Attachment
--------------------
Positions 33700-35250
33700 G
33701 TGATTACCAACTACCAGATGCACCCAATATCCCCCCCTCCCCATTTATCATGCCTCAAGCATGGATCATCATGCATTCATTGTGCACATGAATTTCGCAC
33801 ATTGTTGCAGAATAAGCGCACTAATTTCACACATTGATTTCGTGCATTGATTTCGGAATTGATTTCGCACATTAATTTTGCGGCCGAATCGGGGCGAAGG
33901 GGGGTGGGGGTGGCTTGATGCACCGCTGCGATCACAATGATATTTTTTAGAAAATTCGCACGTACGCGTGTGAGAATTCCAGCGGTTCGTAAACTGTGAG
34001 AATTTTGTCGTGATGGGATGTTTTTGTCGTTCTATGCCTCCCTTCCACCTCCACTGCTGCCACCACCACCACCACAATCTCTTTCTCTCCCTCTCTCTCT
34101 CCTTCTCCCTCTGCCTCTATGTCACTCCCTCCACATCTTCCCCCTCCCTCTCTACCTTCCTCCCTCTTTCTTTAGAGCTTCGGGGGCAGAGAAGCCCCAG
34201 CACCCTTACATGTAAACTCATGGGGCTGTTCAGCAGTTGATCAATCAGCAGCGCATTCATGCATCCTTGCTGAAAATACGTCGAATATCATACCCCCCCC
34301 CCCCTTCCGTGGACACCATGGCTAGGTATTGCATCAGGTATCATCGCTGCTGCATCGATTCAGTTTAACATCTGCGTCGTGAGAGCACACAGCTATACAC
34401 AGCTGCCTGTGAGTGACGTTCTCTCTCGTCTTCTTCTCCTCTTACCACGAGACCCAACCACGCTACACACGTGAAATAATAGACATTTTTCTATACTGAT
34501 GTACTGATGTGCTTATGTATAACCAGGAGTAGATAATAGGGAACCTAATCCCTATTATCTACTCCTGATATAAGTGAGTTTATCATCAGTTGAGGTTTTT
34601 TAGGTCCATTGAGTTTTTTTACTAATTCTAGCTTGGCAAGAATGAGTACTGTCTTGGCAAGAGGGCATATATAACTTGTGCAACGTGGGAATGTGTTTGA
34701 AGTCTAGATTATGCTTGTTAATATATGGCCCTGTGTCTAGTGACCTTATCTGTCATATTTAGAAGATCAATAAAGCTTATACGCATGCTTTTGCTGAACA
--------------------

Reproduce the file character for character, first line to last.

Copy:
Positions 33700-35250
33700 G
33701 TGATTACCAACTACCAGATGCACCCAATATCCCCCCCTCCCCATTTATCATGCCTCAAGCATGGATCATCATGCATTCATTGTGCACATGAATTTCGCAC
33801 ATTGTTGCAGAATAAGCGCACTAATTTCACACATTGATTTCGTGCATTGATTTCGGAATTGATTTCGCACATTAATTTTGCGGCCGAATCGGGGCGAAGG
33901 GGGGTGGGGGTGGCTTGATGCACCGCTGCGATCACAATGATATTTTTTAGAAAATTCGCACGTACGCGTGTGAGAATTCCAGCGGTTCGTAAACTGTGAG
34001 AATTTTGTCGTGATGGGATGTTTTTGTCGTTCTATGCCTCCCTTCCACCTCCACTGCTGCCACCACCACCACCACAATCTCTTTCTCTCCCTCTCTCTCT
34101 CCTTCTCCCTCTGCCTCTATGTCACTCCCTCCACATCTTCCCCCTCCCTCTCTACCTTCCTCCCTCTTTCTTTAGAGCTTCGGGGGCAGAGAAGCCCCAG
34201 CACCCTTACATGTAAACTCATGGGGCTGTTCAGCAGTTGATCAATCAGCAGCGCATTCATGCATCCTTGCTGAAAATACGTCGAATATCATACCCCCCCC
34301 CCCCTTCCGTGGACACCATGGCTAGGTATTGCATCAGGTATCATCGCTGCTGCATCGATTCAGTTTAACATCTGCGTCGTGAGAGCACACAGCTATACAC
34401 AGCTGCCTGTGAGTGACGTTCTCTCTCGTCTTCTTCTCCTCTTACCACGAGACCCAACCACGCTACACACGTGAAATAATAGACATTTTTCTATACTGAT
34501 GTACTGATGTGCTTATGTATAACCAGGAGTAGATAATAGGGAACCTAATCCCTATTATCTACTCCTGATATAAGTGAGTTTATCATCAGTTGAGGTTTTT
34601 TAGGTCCATTGAGTTTTTTTACTAATTCTAGCTTGGCAAGAATGAGTACTGTCTTGGCAAGAGGGCATATATAACTTGTGCAACGTGGGAATGTGTTTGA
34701 AGTCTAGATTATGCTTGTTAATATATGGCCCTGTGTCTAGTGACCTTATCTGTCATATTTAGAAGATCAATAAAGCTTATACGCATGCTTTTGCTGAACA